Final Fantasy VI Remastered Soundtrack: Disc One
Catalog Number: JOY-725
Released On: April 30, 2013
Composed By: Nobuo Uematsu
Arranged By: Sean Schafianski
Published By: Joypad Records
Recorded at: Unknown
Format: Digital
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01 - Opening Theme
02 - The Mines of Narshe
03 - Awakening
04 - Locke
05 - Battle Theme
06 - Fanfare
07 - Edgar and Mash
08 - Kefka
09 - Mt. Kolts
10 - Returners
11 - Shadow
12 - Troops March On
13 - Cayenne
14 - The Unforgiven
15 - The Phantom Forest
16 - Phantom Train
17 - Wild West
18 - Gau
19 - Serpent Trench
20 - Kids Run Through the City Corner
21 - Under Martial Law
22 - Celes
23 - Save Them!
24 - The Decisive Battle
25 - Metamorphosis
Total Time:

Orchestral rearrangements are by far my favorite reinterpretation of video game music. They render a depth in melodic variation that enhances the tunes by leaps and bounds. Naturally, I had high hopes for Sean Schafianski's remastering of Final Fantasy VI. One more soundtrack to the ever growing list of Final Fantasy music remakes, but do the songs surpass the originals?

First, I must state that the main difference between the original orchestral and this remastered version lies in the use of actual recordings for the original and a remixing program for the rearrangement. Perhaps this might not matter to most, but I find the music delivered by the program rather flat due to the lack of vibration and rounding off of the notes. The effect is most glaring in long, drawn out melodies, but mostly undetectable in the staccatos. Regardless, this is hardly grounds for chucking a great remix aside.

Locke's Theme starts out strongly, with a heavy string melody and some accompanying brass for support and bass. In contrast, the original has a horn holding the top notes with strings as support and brass for bass. As a result, the remake reminds me of soaring across the overworld in the airship, with nary a care but for adventure.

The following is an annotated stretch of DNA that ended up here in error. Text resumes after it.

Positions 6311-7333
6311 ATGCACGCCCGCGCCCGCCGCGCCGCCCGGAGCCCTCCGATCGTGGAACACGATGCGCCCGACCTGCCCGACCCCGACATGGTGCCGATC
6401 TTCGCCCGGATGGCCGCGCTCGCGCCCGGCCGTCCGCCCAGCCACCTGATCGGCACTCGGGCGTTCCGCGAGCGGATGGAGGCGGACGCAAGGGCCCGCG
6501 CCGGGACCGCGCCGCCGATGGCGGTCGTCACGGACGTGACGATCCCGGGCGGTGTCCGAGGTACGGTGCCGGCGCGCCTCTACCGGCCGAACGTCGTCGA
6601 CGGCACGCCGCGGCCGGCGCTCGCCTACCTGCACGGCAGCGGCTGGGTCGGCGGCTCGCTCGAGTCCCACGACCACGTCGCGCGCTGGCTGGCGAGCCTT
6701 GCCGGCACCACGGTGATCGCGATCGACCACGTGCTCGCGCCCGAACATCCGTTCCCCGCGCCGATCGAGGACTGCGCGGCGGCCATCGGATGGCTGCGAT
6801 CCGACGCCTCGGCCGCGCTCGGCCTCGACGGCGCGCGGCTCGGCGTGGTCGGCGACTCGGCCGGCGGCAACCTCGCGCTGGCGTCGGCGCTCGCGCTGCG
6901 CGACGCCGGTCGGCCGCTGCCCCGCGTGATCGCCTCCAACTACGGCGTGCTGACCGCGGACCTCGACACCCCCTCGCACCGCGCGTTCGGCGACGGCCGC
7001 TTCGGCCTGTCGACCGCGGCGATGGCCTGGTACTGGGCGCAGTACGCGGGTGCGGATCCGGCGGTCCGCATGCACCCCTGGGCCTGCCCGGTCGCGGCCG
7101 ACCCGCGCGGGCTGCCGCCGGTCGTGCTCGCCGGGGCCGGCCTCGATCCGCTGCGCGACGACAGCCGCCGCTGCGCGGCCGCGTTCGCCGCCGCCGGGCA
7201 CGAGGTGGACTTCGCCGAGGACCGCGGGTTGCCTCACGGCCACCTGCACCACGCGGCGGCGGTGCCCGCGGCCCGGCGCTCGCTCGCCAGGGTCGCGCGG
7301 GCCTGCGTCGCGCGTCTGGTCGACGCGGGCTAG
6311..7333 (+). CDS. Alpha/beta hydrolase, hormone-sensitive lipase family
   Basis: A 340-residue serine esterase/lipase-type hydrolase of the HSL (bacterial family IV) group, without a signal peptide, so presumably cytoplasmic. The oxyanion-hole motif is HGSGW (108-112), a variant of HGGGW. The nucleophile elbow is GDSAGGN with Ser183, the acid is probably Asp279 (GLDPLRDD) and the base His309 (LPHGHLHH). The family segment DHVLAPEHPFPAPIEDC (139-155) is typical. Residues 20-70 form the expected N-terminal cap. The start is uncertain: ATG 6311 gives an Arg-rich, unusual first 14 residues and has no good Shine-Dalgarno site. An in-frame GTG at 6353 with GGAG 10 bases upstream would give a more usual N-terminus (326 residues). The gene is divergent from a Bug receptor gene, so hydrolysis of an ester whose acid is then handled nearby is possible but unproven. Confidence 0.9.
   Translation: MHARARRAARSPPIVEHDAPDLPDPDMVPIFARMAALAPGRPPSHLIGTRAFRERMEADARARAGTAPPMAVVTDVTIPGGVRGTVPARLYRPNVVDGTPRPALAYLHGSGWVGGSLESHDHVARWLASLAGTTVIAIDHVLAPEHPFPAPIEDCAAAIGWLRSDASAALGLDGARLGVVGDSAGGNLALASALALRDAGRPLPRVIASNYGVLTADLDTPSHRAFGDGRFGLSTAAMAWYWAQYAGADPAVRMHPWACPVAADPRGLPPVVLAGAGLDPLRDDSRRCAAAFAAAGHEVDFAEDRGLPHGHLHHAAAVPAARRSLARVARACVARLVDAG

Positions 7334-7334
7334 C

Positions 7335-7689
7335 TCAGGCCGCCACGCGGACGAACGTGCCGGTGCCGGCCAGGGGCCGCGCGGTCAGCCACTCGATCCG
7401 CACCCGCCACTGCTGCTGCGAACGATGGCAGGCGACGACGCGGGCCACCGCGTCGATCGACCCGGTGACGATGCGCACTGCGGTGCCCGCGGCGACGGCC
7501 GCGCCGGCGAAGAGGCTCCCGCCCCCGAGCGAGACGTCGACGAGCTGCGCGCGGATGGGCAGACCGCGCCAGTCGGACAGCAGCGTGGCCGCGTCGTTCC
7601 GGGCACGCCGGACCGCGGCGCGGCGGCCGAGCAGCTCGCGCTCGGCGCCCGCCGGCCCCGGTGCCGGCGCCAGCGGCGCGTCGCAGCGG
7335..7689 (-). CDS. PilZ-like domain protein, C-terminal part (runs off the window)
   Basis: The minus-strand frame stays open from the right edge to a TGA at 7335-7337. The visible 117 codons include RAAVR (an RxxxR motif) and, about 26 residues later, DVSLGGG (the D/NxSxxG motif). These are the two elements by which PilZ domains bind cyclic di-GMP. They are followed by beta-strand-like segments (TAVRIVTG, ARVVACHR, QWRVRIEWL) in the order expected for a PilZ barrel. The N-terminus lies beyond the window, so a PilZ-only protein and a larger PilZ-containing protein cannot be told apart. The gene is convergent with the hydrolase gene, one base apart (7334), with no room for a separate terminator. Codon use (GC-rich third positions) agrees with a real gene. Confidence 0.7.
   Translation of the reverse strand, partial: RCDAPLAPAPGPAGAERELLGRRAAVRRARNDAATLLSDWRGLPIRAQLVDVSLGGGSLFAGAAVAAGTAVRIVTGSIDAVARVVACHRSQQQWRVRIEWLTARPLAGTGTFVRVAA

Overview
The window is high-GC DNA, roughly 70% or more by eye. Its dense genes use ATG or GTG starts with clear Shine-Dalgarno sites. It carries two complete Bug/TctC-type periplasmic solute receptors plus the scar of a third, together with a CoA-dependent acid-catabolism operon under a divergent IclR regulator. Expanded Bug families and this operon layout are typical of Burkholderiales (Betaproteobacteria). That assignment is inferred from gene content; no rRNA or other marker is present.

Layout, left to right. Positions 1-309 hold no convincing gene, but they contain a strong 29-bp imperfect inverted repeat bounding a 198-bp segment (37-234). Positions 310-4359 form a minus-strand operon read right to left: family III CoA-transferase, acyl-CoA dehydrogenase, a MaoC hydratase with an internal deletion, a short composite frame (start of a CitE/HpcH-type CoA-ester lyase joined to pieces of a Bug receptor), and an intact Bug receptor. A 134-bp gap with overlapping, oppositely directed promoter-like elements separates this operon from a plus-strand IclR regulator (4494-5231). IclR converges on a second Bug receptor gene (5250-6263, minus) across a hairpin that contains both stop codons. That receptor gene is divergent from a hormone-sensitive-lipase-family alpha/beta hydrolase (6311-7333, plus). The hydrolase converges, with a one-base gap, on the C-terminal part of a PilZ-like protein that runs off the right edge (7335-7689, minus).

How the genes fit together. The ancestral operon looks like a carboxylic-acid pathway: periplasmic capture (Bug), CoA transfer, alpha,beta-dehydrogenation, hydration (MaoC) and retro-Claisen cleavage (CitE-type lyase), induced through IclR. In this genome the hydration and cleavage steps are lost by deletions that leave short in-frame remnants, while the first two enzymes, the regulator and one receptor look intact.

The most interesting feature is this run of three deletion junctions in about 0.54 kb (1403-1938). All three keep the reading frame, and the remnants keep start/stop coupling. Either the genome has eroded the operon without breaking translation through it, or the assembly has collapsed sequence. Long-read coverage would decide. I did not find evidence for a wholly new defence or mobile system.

Edgar and Mash bursts in with bright trumpets and a solid bass line that ramps up the grandiosity of Figaro castle. Sean seems to have a soft spot for strings, as they show up almost everywhere, lending a smoothness that binds the pieces together. If a live orchestral version of this existed, I would be willing to fly across the world for it.

The strong brass and percussion bass in Wild West gives it a menacing beat as the accented strings chime in, reminiscent of the hostile Veldt where Gau lives. A lone flute occasionally pops in, like a glimpse of a bird flying across the sky. Needless to say, this is another keeper.

Overall, the remastering carries a lighter and smoother feel due to the strings and toned down bass. Although some songs seem quite similar to the original, such as The Phantom Forest and Celes, there are enough unique gems to warrant picking up a copy. Final Fantasy VI fans should definitely not miss out.

Reviewed by: Luna Lee